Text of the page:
Historical vegetables, storm water management, and birds. Lots and lots of birds.

What is the area known as the Celery Fields and why was it historically important? And why is it so significant to Sarasota’s health and economy today?

Two naturalists from the Sarasota Audubon Society, Jeanne Dubi and Barry Gerber, will entertain and enlighten us with an illustrated presentation, “Celery Fields, Past, Present and Future” at the January Conversation at The Crocker, Tuesday, January 12, 2016, starting at 7 p.m.

Mother and chick at the Celery Fields. I don't know what bird this is. Guess I'll be going to the January Conversation at the Crocker on Tuesday Jan. 12, 2016 at 7pm!
Mother and chick at the Celery Fields. I don’t know what bird this is. Guess I’ll be going to the January Conversation at the Crocker on Tuesday Jan. 12, 2016 at 7pm!

Jeanne Dubi is the president of Sarasota Audubon Society. She started birdwatching as a young adult in Wales. Barry Gerber, a Celery Fields Nature Center docent, started birding in 2011, got involved with the Sarasota Audubon Society and is currently enrolled in Florida’s Master Naturalist program.

Organized by the Historical Society of Sarasota County and sponsored by SARASOTA Magazine, Conversations at The Crocker events highlight specific aspects of Sarasota’s past and examines pivotal events and people who have influenced today’s Sarasota. Conversations are held at the historic Crocker Memorial Church, built in 1901, located next to the Bidwell-Wood House in Pioneer Park, 1260 12th Street, Sarasota, just east of Tamiami Trail. Conversations are open to the public and are always free to Historical Society members and students; guests are $10.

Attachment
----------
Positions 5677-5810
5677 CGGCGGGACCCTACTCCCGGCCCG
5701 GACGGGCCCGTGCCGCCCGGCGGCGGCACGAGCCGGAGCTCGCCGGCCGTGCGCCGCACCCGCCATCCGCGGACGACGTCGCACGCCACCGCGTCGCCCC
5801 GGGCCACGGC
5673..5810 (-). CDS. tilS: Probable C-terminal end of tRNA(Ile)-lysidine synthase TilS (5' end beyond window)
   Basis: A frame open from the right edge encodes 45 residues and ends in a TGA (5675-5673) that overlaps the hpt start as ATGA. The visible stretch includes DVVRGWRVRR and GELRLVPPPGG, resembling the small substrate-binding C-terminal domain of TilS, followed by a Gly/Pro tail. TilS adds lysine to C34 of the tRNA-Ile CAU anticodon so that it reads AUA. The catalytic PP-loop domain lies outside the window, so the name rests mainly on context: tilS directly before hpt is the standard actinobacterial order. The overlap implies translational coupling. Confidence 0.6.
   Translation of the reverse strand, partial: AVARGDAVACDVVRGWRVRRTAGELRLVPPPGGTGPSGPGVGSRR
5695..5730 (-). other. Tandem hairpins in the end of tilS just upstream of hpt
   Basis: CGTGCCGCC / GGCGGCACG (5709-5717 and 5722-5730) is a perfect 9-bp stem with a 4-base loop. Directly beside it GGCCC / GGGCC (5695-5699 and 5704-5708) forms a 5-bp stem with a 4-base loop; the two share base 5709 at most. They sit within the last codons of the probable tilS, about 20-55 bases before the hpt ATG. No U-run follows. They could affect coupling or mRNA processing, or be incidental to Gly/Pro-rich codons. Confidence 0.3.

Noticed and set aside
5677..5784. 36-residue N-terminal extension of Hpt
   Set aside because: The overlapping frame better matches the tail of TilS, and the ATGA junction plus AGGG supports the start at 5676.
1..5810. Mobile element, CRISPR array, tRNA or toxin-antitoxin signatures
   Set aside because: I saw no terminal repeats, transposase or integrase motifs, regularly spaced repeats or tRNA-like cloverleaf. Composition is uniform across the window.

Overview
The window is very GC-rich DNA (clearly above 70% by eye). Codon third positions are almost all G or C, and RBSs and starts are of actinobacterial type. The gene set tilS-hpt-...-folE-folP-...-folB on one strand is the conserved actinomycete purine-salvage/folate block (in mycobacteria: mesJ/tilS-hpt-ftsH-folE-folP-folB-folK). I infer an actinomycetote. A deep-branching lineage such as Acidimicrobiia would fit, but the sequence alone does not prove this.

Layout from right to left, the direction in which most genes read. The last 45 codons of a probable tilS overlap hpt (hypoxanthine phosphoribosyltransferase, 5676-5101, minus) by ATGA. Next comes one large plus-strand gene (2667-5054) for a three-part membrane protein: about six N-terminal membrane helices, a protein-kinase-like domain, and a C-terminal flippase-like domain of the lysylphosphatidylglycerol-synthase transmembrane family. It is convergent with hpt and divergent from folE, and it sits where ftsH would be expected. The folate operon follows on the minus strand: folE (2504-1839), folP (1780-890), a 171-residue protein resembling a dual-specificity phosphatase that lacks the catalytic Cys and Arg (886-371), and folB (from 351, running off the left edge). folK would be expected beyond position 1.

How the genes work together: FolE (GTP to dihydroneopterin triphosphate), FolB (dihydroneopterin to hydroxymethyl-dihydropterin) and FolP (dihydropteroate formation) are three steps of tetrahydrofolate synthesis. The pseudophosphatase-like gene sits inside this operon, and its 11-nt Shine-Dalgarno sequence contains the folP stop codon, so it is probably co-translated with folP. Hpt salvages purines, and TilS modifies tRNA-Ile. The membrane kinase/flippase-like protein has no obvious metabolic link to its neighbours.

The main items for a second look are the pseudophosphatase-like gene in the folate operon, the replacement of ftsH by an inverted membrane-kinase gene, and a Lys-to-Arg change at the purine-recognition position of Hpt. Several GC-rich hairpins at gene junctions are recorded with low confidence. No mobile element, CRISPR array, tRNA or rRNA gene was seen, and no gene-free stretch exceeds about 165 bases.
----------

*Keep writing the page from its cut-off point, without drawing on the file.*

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3 thoughts on “Historical vegetables, storm water management, and birds. Lots and lots of birds.”

  1. good publicity in today’s paper too ! Keep up the great work, can’t wait to hear what Jeanne Dubi has to say about birding out at the Celery Fields ! She is the BEST Audubon person in the county !

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